I’ve been down to Princeton a number of times to photograph a new building extension at the Institute for Advanced Study, a research center near Princeton University. It is, perhaps, best known for its former illustrious faculty member, Albert Einstein.
I haven’t presented my pictures to the client yet, so I’ll hold off showing them for now. But while there I walked around the IAS campus and discovered remarkable buildings by architects Robert Geddes and Wallace K. Harrison. Harrison, part of the firm Harrison, Abramovitz & Harris, which designed the Metropolitan Opera in Lincoln Center and a number of bland international style skyscrapers in Manhattan in the ’60s, here created something sublime. Pictures to come.
Geddes designed a dining hall and adjacent academic building with birch garden in between in a style that is commonly referred to (unfortunately) as brutalism. The term has more to do with the use of rough concrete than of anything pejoratively brutal, but the public has readily attached the “brutal” misnomer to these often unloved buildings. The Geddes complex of buildings, however, is a relatively unknown masterpiece melding hard structure with soft landscape.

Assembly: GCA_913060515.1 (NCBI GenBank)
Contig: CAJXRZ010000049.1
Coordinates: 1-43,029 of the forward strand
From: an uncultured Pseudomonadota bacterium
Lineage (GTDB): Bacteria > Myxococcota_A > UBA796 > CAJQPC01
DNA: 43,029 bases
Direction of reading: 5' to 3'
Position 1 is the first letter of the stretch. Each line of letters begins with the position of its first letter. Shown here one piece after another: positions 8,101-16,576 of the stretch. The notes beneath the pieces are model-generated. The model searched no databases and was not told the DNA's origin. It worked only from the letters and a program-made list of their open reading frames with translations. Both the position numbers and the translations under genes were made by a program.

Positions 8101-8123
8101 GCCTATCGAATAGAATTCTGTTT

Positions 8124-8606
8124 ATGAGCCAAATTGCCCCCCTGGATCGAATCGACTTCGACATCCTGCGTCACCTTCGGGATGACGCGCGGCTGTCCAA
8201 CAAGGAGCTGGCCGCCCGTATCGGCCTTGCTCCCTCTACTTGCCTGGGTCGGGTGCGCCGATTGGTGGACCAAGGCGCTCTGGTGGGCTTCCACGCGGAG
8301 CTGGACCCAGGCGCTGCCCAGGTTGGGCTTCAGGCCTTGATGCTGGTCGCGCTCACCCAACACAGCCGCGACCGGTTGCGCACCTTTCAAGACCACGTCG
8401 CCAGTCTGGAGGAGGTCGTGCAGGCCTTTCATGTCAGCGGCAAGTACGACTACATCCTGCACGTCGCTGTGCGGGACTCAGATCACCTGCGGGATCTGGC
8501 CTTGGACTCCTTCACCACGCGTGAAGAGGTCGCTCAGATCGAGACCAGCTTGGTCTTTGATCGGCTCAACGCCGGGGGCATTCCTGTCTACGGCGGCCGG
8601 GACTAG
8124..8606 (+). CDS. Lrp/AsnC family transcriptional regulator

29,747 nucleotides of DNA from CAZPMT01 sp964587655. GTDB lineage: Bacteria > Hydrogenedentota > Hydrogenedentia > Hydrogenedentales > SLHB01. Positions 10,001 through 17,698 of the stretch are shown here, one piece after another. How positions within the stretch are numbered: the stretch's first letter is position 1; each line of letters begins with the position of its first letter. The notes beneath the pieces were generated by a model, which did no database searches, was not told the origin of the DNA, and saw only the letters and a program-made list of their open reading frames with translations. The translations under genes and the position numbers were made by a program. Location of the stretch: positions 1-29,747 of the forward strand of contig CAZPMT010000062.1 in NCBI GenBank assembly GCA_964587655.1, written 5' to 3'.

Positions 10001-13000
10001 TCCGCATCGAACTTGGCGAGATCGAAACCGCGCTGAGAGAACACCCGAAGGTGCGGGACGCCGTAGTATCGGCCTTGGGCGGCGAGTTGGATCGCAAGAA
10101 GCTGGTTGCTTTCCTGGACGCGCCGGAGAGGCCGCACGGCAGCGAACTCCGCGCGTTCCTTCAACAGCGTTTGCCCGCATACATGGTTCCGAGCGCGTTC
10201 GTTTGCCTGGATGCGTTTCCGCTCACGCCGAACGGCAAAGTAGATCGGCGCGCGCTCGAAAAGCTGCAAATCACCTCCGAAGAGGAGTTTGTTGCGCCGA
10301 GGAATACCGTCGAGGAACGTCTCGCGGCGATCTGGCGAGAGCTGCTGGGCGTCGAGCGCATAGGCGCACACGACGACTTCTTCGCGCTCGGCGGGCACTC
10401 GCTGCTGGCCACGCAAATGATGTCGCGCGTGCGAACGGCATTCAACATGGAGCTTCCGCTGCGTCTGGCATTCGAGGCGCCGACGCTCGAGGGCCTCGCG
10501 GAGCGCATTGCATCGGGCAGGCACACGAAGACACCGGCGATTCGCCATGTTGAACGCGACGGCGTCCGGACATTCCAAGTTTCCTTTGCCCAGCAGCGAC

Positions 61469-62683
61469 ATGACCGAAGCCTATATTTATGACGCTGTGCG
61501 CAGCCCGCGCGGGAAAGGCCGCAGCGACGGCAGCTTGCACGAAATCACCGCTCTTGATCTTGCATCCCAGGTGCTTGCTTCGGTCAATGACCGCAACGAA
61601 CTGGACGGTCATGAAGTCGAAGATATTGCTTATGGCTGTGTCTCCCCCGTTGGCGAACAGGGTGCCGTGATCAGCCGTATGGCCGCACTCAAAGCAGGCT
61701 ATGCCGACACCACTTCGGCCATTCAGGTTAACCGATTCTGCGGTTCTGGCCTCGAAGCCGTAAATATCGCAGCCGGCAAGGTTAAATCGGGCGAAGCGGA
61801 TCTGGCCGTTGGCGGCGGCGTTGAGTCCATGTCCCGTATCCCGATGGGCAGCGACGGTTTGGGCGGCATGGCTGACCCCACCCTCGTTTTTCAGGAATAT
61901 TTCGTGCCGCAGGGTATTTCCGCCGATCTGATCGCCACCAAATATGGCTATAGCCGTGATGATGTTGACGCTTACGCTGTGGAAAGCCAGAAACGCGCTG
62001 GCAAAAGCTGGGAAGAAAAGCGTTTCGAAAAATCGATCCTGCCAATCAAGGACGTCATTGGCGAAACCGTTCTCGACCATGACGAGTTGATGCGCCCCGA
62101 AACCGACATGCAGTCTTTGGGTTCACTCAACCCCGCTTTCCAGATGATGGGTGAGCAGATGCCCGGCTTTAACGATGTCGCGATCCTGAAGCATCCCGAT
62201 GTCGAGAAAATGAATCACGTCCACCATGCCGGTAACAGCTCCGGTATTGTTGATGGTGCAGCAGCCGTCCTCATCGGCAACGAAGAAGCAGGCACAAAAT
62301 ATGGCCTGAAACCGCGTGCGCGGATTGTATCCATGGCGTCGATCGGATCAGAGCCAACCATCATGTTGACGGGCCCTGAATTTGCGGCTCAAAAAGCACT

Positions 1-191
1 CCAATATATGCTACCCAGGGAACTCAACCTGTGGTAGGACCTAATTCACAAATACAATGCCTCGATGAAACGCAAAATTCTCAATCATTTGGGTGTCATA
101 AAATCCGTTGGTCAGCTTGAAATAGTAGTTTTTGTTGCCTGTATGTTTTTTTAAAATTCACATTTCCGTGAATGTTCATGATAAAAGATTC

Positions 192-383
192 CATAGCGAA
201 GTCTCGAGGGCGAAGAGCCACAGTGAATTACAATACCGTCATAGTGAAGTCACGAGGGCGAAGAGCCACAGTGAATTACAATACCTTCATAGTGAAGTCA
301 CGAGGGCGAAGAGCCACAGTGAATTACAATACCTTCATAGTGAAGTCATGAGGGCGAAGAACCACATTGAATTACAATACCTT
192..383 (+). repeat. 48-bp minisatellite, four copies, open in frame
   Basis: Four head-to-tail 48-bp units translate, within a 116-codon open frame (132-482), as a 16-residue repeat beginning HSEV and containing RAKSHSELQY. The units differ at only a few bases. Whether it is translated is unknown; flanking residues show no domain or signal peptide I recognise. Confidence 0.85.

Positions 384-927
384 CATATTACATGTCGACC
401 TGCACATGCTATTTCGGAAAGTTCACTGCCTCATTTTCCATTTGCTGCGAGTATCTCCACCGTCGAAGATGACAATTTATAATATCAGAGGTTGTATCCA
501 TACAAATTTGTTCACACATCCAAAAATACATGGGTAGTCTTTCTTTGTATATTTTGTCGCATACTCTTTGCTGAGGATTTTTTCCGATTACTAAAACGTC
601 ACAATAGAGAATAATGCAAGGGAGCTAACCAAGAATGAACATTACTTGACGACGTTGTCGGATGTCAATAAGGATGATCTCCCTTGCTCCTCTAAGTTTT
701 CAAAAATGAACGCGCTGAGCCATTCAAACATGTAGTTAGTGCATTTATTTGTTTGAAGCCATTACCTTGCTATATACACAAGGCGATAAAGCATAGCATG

These pictures, and those that follow, were made on the fly while breaking for lunch, not necessarily in the best light, and no interiors–the dining hall interior is spectacular. While continuing to use the 4×5 view camera for most of my assignment work and personal projects, I am now using the wonderful new Sigma DP1 as my go anywhere pocket camera.